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J Microsc. 2014 Nov;256(2):145-52. doi: 10.1111/jmi.12170. Epub 2014 Aug 22.

Quantification and micron-scale imaging of spatial distribution of trace beryllium in shrapnel fragments and metallurgic samples with correlative fluorescence detection method and secondary ion mass spectrometry (SIMS).

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Department of Pathology, SUNY Upstate Medical University, Syracuse, New York, U.S.A.


Recently, a report raised the possibility of shrapnel-induced chronic beryllium disease from long-term exposure to the surface of retained aluminum shrapnel fragments in the body. Since the shrapnel fragments contained trace beryllium, methodological developments were needed for beryllium quantification and to study its spatial distribution in relation to other matrix elements, such as aluminum and iron, in metallurgic samples. In this work, we developed methodology for quantification of trace beryllium in samples of shrapnel fragments and other metallurgic sample-types with main matrix of aluminum (aluminum cans from soda, beer, carbonated water and aluminum foil). Sample preparation procedures were developed for dissolving beryllium for its quantification with the fluorescence detection method for homogenized measurements. The spatial distribution of trace beryllium on the sample surface and in 3D was imaged with a dynamic secondary ion mass spectrometry instrument, CAMECA IMS 3f secondary ion mass spectrometry ion microscope. The beryllium content of shrapnel (∼100 ppb) was the same as the trace quantities of beryllium found in aluminum cans. The beryllium content of aluminum foil (∼25 ppb) was significantly lower than cans. SIMS imaging analysis revealed beryllium to be distributed in the form of low micron-sized particles and clusters distributed randomly in X-Y- and Z dimensions, and often in association with iron, in the main aluminum matrix of cans. These observations indicate a plausible formation of Be-Fe or Al-Be alloy in the matrix of cans. Further observations were made on fluids (carbonated water) for understanding if trace beryllium in cans leached out and contaminated the food product. A direct comparison of carbonated water in aluminum cans and plastic bottles revealed that beryllium was below the detection limits of the fluorescence detection method (∼0.01 ppb). These observations indicate that beryllium present in aluminum matrix was either present in an immobile form or its mobilization into the food product was prevented by a polymer coating on the inside of cans, a practice used in food industry to prevent contamination of food products. The lack of such coating in retained shrapnel fragments renders their surface a possible source of contamination for long-term exposure of tissues and fluids and induction of disease, as characterized in a recent study. Methodological developments reported here can be extended to studies of beryllium in electronics devices and components.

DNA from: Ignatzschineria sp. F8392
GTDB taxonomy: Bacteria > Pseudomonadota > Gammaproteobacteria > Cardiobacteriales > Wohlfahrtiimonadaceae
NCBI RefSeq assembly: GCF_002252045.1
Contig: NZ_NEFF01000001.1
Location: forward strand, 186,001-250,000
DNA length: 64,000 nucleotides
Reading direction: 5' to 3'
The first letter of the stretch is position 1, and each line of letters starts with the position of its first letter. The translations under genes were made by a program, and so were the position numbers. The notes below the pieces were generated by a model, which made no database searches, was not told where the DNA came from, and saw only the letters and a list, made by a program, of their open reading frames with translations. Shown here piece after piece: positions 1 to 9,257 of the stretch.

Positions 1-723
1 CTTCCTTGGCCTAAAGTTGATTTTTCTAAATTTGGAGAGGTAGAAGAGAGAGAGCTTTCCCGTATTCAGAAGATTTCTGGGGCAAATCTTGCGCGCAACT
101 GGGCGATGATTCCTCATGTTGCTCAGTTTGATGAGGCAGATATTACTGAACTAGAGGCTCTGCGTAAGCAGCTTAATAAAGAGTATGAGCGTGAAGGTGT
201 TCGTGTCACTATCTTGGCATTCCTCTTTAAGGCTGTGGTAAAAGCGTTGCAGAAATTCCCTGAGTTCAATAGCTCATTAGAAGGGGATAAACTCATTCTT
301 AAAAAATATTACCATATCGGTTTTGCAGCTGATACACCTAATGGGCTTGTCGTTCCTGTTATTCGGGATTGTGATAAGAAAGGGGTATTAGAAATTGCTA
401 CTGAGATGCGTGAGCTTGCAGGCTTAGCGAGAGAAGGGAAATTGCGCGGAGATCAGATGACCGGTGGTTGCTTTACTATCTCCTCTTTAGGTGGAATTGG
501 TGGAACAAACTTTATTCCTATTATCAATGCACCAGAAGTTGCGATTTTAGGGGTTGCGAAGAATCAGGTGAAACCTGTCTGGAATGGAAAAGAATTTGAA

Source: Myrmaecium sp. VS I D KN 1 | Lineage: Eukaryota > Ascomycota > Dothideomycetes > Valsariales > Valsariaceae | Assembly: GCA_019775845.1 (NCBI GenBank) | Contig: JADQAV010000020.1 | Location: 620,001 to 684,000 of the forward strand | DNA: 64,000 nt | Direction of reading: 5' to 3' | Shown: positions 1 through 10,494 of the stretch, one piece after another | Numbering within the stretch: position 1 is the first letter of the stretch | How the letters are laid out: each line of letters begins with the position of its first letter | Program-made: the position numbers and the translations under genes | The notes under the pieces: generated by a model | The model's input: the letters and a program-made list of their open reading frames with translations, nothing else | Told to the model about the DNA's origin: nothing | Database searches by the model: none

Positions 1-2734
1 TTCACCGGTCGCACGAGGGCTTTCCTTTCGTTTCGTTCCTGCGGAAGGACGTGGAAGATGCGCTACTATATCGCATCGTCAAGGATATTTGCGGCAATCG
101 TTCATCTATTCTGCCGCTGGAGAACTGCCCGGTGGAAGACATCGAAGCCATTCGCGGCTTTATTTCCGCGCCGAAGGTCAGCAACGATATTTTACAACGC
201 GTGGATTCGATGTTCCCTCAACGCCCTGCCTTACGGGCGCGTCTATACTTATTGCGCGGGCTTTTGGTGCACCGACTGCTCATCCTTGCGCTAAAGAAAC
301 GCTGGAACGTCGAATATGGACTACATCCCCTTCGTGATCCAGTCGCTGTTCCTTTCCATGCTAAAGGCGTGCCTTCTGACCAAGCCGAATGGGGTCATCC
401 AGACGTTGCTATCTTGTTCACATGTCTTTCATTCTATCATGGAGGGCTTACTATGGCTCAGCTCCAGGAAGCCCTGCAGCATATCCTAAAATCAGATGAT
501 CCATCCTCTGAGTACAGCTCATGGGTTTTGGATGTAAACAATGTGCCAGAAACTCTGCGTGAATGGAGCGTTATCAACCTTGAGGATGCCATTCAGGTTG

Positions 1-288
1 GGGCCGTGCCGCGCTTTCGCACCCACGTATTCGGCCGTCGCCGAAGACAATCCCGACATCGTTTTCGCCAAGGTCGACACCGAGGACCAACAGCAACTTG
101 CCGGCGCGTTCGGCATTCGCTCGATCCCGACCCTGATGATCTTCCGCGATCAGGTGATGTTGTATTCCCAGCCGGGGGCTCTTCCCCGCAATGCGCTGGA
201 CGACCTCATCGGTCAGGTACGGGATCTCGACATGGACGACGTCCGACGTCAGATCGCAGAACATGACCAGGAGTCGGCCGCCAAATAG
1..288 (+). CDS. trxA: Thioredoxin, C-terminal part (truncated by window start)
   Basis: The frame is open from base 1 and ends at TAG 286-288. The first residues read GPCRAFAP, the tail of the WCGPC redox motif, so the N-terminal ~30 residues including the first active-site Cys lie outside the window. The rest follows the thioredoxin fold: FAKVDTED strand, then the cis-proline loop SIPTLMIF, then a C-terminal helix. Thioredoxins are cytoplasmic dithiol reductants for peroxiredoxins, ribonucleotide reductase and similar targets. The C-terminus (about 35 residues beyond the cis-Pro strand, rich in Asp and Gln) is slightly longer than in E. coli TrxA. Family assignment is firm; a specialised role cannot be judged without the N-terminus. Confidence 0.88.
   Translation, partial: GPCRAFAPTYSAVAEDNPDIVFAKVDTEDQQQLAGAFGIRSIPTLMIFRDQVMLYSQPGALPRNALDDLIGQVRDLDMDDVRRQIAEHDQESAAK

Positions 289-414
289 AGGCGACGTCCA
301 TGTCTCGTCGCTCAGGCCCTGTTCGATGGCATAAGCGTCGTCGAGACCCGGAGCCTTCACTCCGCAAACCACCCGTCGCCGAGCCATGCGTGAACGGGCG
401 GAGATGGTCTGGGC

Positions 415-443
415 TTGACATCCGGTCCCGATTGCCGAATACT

Beryllium analysis with fluorescence detection method; SIMS imaging analysis of beryllium in metallurgic samples; beryllium in aluminum cans and foil; beryllium in electronic products; beryllium in shrapnel; chronic beryllium disease (CBD)

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